Most strategic though are the partnerships they have developed to address housing issues, employment, health care for the homeless, nutrition (through neighborhood food initiatives and gardens), and a focus on early child development and education. They stress the importance of partnering with the community, listening to the community for its advice about what will be most helpful. They also address the issue of health access and insurance in the U.S. and the current decisions that exclude many from access to good health care, particularly preventive care. They argue that many of the interventions they have pursued save money, or even return money to communities, compared to the current alternatives that often result in repeat incarceration, emergency room usage, and hospitalizations.

It struck me that these women, and those they work with did not stop with the many reasons why things weren’t changing in southwest Atlanta, but looked for smart and biblical ways to pursue health equity, addressing the other factors that often undermined their patients’ health. They hit bottom, were honest about what that looked like for them, and then persisted.

The book also raises questions about whether we will recognize that equality is not enough when the playing field is not level. They advocate for health equity, recognizing that those at the bottom of the hill face a much harder task than those at the top to achieve the same outcome. Will a nation graced with so many resources rise to this kind of greatness? And to come back to the sobering insight with which I began, how will we respond to the fact that some of our near neighbors in the same city have a shorter life expectancy than we do? How is this not a pro-life issue? These were the questions I’m pondering after reading this book.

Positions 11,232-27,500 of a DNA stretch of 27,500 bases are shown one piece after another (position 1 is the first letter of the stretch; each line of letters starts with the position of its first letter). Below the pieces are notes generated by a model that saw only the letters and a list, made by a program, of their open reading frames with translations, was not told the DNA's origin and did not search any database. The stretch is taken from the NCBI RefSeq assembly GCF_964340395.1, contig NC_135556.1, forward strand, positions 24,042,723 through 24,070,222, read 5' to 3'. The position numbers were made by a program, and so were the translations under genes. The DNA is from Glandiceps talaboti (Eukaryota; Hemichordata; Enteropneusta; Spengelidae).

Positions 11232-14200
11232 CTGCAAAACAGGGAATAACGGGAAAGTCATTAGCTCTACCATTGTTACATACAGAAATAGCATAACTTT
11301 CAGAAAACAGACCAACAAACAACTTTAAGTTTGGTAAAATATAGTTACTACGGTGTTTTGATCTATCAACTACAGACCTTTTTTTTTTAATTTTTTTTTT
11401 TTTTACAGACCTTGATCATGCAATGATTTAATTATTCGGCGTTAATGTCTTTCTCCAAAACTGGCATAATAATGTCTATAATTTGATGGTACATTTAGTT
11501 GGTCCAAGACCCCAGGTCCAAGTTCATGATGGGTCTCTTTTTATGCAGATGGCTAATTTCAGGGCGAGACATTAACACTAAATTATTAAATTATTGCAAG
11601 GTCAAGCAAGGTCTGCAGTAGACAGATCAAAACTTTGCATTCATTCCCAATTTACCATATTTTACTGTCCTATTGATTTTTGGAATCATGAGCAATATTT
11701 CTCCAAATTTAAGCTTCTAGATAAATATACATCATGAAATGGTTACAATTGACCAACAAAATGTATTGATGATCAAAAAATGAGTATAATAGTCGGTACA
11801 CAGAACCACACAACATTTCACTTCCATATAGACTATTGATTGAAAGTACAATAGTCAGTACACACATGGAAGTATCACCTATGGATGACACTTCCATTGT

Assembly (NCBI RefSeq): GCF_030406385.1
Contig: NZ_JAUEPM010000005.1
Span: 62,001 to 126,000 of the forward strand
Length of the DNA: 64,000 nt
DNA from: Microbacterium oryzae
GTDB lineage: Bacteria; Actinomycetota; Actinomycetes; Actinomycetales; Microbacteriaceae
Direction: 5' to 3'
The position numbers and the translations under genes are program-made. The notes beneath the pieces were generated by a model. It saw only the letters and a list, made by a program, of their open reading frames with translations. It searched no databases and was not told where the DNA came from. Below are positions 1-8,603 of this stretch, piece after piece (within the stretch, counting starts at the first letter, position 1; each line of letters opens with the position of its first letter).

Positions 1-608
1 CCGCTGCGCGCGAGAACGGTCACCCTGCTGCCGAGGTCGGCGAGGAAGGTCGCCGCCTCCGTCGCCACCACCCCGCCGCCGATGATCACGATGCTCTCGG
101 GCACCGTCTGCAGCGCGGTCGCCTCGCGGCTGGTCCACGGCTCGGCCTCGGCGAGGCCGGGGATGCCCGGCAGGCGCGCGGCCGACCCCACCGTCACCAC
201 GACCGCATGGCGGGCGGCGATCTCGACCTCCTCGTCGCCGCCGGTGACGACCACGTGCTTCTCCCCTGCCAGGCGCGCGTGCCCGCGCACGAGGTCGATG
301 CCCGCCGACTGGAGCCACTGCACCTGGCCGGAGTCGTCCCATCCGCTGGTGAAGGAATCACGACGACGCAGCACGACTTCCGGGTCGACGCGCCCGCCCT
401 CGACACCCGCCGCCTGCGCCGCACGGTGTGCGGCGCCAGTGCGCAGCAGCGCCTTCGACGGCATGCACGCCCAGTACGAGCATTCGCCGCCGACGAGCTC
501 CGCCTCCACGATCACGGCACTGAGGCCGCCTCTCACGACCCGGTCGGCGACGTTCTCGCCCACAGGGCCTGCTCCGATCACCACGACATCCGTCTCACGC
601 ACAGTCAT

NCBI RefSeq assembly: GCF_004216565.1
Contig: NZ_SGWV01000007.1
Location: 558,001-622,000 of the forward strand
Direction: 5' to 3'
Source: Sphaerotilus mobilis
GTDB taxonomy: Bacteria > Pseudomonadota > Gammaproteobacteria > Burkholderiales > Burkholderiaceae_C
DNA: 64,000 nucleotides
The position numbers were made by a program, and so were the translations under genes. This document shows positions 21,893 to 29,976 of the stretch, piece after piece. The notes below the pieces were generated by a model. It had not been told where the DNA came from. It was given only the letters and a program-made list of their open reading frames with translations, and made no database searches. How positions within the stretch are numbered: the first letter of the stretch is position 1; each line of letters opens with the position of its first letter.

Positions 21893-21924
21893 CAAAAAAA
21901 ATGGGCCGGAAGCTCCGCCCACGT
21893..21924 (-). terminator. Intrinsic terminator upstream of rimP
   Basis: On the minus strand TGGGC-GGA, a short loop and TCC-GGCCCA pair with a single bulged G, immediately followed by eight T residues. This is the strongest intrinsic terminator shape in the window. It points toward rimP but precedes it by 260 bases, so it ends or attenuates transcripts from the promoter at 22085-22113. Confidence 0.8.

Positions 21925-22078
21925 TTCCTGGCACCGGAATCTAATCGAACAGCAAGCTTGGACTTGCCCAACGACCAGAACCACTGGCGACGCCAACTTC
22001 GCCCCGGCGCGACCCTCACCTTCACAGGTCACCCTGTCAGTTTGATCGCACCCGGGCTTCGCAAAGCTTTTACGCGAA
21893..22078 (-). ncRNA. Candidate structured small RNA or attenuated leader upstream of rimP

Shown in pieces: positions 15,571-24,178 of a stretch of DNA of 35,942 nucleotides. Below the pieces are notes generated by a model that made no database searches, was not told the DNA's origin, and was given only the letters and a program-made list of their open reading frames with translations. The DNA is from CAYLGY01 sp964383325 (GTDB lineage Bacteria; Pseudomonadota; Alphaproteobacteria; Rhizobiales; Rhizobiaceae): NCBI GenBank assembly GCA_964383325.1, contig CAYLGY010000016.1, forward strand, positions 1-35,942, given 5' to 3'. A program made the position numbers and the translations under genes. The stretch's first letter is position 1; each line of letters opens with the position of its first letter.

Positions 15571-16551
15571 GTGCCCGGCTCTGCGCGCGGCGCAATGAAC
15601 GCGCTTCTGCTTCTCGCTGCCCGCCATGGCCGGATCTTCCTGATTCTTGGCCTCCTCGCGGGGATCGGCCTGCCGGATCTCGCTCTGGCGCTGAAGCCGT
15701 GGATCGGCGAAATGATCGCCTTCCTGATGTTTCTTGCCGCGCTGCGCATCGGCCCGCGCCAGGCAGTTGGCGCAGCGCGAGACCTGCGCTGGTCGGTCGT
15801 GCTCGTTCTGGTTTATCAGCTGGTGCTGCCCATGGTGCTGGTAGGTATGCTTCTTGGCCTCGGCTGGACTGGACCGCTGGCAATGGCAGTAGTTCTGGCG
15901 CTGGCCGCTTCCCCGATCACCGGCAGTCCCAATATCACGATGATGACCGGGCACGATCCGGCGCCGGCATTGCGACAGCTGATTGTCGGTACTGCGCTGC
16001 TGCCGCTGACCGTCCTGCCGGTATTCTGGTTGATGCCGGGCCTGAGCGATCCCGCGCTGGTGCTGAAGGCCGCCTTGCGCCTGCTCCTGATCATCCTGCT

Disclosure of Material Connection: I received this book free from the publisher. I was not required to write a positive review. The opinions I have expressed are my own.

The Month in Reviews: January 2019

perfectly humanNineteen reviews for free. That’s what you received in January if you’ve been following Bob on Books. And if not, they are all summed up here with links to the full reviews. They include three memoirs ranging from Tara Westover’s best-selling Educated to Sarah C. Williams exquisite and poignant Perfectly Human.  Part of my sabbatical reading (that’s how I read so many books!) included three books on coaching. In fiction, I reviewed a novel by Ann Patchett, and an old and re-published one by Upton Sinclair. One that kind of defied categories is Malcolm Guite’s Mariner, an exploration of both the life of Coleridge, and his most famous poem, which Guite says parallel each other. There is the usual mix of theology: art and theology, the theology of sexuality, and the application of intersectionality to theology, and a couple on science and faith, including my first guest review. I won’t go into all the others, but one other standout was a biography of Fred Rogers, who was the “good neighbor” in life as well as on screen.


Educated, Tara Westover. New York: Random House, 2018. A memoir a young women raised by survivalists in rural Idaho, physically abused by an older brother, self-taught until entering Brigham Young, beginning a journey taking her to Cambridge, Harvard, ultimately at the cost of severing family ties. Review

Evolving Certainties

Evolving Certainties: Resolving Conflict at the Intersection of Faith and ScienceTerry Defoe. Self-published, 2018. A well-written, comprehensive survey of virtually all of the current popular literature on the creation-evolution dialogue. Review